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            • Hello, Kitty
              Hello, Kitty October 13, 2018 at 5:20 pm

              I don’t think that’s what happened. This was speeding only, no?

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              • soren October 14, 2018 at 9:07 am

                From the first sentence of the story you are commenting on:

                One line in a recent Beaverton Police Department press release caught my eye: “Between 07/01/2015 and 07/01/2016 over 94,000 drivers were traveling 11 mph or more, above the speed limit.”

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              • Hello, Kitty
                Hello, Kitty October 14, 2018 at 11:13 am

                Where does it say anything about blowing through a red light?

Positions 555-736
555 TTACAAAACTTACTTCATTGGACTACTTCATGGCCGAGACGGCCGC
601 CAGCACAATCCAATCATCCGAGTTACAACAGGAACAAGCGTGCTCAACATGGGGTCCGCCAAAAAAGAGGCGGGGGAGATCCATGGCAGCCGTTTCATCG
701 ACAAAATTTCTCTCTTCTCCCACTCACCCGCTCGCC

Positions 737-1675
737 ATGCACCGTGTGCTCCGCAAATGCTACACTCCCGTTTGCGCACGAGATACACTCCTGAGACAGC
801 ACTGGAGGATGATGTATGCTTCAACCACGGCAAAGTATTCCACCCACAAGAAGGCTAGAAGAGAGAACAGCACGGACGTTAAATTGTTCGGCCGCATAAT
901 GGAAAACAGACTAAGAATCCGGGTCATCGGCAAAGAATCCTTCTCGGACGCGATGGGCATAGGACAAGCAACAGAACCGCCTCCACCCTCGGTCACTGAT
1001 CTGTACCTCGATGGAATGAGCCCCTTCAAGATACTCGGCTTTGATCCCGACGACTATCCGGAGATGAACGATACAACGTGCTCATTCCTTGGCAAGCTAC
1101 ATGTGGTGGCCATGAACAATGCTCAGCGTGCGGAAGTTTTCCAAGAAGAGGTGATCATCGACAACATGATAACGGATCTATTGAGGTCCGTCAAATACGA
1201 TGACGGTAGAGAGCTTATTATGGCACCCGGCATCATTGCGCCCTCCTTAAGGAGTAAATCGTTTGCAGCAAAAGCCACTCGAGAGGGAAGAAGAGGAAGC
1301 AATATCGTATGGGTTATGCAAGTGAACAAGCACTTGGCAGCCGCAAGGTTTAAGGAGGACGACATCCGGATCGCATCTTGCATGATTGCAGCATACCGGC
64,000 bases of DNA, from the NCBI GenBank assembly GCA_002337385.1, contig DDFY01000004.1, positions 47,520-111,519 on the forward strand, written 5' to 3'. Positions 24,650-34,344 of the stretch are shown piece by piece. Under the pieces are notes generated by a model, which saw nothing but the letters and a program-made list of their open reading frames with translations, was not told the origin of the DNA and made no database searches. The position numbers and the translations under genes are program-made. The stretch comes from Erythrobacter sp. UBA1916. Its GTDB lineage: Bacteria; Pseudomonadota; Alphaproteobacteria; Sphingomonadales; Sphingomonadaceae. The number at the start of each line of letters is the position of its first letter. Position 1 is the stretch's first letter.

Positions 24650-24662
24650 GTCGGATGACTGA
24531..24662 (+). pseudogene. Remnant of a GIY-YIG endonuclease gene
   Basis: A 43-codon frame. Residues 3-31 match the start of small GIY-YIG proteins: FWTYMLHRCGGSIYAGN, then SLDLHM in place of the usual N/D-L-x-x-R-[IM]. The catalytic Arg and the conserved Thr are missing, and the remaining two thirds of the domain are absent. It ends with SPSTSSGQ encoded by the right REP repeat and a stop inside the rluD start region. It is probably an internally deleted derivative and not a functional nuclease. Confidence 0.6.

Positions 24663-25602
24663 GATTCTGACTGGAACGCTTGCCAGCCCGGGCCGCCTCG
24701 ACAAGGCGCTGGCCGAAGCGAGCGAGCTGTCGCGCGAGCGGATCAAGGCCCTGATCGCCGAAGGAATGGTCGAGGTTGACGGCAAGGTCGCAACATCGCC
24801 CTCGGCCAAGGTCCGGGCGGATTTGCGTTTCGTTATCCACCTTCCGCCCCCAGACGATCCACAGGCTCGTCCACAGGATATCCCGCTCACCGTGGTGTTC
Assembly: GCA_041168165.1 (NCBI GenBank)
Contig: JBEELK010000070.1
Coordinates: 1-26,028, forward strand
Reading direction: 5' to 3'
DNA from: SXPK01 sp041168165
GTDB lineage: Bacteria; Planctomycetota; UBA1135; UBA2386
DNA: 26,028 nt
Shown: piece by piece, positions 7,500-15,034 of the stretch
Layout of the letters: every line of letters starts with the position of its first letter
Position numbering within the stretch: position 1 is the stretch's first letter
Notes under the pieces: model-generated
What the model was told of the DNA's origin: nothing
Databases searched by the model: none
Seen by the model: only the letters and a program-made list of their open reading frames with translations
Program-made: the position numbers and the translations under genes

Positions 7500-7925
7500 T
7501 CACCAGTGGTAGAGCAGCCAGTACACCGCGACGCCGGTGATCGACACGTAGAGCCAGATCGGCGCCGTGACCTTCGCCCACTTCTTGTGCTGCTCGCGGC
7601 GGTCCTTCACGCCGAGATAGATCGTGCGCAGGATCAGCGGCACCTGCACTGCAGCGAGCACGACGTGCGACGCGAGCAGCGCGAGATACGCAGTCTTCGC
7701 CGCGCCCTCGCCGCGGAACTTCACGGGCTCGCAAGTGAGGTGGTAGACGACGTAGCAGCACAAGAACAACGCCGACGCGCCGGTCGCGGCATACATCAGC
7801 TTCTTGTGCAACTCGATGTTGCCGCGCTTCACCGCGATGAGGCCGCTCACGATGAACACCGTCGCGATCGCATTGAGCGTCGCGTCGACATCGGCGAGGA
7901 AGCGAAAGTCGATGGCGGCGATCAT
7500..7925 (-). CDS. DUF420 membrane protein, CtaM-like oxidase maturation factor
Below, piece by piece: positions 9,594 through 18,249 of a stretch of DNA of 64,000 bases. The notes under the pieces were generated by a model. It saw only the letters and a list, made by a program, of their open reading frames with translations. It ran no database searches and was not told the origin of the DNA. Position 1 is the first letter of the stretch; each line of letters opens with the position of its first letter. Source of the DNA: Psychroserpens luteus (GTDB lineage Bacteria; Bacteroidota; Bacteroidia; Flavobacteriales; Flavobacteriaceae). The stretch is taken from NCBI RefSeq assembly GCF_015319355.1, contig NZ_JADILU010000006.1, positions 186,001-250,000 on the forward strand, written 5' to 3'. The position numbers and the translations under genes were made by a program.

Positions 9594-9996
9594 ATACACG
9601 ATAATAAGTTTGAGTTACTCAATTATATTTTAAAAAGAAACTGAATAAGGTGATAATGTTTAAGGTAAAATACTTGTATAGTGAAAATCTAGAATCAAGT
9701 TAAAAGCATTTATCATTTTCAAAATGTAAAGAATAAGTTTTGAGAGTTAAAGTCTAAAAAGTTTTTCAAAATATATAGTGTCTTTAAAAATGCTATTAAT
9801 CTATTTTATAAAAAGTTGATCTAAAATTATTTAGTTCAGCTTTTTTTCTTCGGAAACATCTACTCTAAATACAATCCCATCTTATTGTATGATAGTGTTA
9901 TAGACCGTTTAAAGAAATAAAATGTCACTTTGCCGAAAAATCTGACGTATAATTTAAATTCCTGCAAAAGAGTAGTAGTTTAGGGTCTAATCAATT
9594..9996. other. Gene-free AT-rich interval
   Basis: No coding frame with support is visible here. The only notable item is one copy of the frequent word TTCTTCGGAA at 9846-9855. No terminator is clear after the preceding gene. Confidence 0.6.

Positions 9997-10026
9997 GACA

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          • soren October 13, 2018 at 1:37 pm

            also, the 94,000 speeding violations were not in one area but in four separate locations.

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            • Hello, Kitty
              Hello, Kitty October 13, 2018 at 5:22 pm

              That changes nothing.

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              • Greg Spencer October 16, 2018 at 1:02 pm

                There are many studies showing that reducing vehicle speeds leads to safer roads. I’d take the precautionary approach and assume the same is true at these four intersections in Beaverton, Oregon. Are you arguing we need to prove this point for each and every road before taking measure to slow things down?

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              • Hello, Kitty
                Hello, Kitty October 16, 2018 at 3:04 pm

                The comment I was responding to was arguing the idea that the fact that speed contributes to crashes in other contexts means that it does so in this one as well. That cannot be established without more data.